For the mobile worker, 2007 promises to be a watershed. While 3G and GPRS have enabled the on-the-road employee to access ever more sophisticated applications, it’s about to get a whole lot better. Faster networks, more devices and better solutions are on the way.
Chris Burton, solution architects manager at Vodafone Ireland, says it is the next phase in a market that is already mature. “Road warrior technology has been happening for a while; what we’re looking at is extending it further. The ongoing development of our platforms is crucial in terms of letting our customers do more,” he said.
The technology is question in HSDPA (high-speed downlink packet access), launched soon by Vodafone as 3G Broadband, delivering quadruple the speeds of existing 3G. Initially the service will be in Dublin but the rollout will continue through Ireland’s cities and towns throughout 2007 as Vodafone overlays HSDPA over its existing 3G network infrastructure.
To date, Vodafone is the only operator to announce a launch date and give details of the product. The initial service will be capable of a 1.2Mbps download speeds with a 3.84Mbps uplink. Next year the downlink will rise to 3.6Mbps. The existing Vodafone data deal, a fixed price of €49.95 per month, will carry over to 3G Broadband.
The first product to support the network has been out for some time, HSDPA-compatible Mobile Connect Cards that plug in to laptops. PCs are also on sale with embedded HSDPA technology. To bring high-speed mobile data to more customers, Vodafone is also launching a plug-in device that allows other computers to be enabled, though details are still to be confirmed.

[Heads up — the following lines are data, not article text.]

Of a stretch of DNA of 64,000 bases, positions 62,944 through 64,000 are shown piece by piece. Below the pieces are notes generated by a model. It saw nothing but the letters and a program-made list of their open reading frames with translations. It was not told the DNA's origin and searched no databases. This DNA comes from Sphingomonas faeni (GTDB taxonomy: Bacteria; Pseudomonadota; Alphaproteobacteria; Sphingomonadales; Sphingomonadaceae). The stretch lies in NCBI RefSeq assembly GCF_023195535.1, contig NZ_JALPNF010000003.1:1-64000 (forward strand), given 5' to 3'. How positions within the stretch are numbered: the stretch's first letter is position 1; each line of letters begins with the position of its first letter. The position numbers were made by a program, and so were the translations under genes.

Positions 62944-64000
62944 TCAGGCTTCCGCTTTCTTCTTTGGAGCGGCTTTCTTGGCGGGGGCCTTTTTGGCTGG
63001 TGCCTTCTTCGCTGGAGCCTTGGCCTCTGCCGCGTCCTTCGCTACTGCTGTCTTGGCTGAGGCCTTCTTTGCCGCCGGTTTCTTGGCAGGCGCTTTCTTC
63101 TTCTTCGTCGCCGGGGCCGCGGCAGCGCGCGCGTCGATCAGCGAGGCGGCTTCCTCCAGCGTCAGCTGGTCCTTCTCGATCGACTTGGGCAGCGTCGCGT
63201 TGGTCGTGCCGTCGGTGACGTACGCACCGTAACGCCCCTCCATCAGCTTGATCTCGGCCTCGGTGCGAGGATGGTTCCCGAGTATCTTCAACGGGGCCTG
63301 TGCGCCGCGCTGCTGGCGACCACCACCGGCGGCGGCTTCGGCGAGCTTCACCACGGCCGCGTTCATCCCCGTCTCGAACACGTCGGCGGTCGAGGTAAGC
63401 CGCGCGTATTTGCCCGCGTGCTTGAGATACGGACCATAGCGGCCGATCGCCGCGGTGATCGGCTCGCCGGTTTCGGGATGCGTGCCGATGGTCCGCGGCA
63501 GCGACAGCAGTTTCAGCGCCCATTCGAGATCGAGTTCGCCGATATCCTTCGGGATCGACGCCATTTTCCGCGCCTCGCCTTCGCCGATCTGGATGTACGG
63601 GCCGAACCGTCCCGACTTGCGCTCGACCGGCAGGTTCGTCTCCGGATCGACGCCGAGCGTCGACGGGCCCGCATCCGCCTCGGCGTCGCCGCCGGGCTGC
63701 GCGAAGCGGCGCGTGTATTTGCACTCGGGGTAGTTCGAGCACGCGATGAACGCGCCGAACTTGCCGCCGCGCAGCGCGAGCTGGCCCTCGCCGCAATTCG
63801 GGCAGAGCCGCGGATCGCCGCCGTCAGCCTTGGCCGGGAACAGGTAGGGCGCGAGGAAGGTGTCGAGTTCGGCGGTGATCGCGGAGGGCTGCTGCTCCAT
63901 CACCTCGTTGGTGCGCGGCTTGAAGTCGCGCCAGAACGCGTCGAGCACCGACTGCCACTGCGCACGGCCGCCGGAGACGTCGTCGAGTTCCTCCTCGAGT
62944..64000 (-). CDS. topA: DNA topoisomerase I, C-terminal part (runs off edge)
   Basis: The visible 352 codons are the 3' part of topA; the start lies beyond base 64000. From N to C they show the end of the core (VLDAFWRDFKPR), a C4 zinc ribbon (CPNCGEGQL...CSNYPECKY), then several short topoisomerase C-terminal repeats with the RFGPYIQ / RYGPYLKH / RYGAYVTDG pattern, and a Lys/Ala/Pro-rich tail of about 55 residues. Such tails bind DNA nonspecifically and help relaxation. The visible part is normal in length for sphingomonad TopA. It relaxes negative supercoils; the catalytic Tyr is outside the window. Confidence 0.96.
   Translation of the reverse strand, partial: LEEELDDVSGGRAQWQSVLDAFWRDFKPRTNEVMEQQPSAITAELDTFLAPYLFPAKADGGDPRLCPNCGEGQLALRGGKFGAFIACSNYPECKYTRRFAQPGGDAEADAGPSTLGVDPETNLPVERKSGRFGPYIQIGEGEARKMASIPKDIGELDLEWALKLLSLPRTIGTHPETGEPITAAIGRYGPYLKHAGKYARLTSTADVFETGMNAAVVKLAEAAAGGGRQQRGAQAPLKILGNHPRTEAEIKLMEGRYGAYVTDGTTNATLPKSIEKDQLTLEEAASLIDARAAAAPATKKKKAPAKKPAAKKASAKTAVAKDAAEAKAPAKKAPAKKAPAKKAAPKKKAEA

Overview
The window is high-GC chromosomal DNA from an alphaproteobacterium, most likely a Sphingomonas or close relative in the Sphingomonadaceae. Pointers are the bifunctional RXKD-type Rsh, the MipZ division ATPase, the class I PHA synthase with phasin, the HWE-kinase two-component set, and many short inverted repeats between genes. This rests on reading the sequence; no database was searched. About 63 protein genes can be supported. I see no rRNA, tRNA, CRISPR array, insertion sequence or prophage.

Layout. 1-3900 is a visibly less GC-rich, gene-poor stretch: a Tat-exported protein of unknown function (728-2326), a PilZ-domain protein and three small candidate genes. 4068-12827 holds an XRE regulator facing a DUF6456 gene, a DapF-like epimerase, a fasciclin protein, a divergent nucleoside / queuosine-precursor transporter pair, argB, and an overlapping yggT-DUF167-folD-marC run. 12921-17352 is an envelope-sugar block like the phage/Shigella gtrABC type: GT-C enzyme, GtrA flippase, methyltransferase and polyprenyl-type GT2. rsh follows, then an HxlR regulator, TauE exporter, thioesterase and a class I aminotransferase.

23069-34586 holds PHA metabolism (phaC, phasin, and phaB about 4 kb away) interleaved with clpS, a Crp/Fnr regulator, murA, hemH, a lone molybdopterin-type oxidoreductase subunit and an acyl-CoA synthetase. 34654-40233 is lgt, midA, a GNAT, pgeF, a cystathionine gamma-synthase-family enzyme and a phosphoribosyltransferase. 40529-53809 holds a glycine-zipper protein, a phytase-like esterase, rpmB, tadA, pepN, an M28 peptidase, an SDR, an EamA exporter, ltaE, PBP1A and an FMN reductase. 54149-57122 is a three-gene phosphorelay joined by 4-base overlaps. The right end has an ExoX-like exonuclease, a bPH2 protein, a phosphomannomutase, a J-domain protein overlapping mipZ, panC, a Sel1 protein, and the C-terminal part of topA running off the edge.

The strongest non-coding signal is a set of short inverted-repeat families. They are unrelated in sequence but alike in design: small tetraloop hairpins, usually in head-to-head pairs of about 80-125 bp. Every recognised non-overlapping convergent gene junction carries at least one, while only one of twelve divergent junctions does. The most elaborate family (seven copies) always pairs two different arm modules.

The potential impact of 3G Broadband on a business is enormous, according to Chris Burton. “It’s not just about email any more. Because it’s about more bandwidth, businesses will look at it and see if they can run business processes over it that they are currently running on their LAN [local area network],” he said. “There is no longer any impediment to making applications available to where they can be of most value to the business — with a salesperson or a service engineer on the customer site, for example.”
For businesses to harness 3G Broadband at a deeper layer there will be an element of integration. “They will need to optimise their processes and use a middleware solution,” said Burton.
With multiple customers sharing the same cell site, the fear is that the data speeds would drop dramatically. Burton has no doubt, however, that contention issues would not interfere with the basis service. “We have more sites where we have more people, and on a 3G network users are constantly moved from one site to another to maximise capacity,” he said. “There are very few business applications that won’t run well on a few hundred kilobytes. 3G Broadband will cater for the demand.”
O2 is the only other operator to confirm specific plans for HSDPA though it is yet to commit to a launch timetable. It will only confirm that it has showcased a service to its corporate customers and is about to start trials with some of them.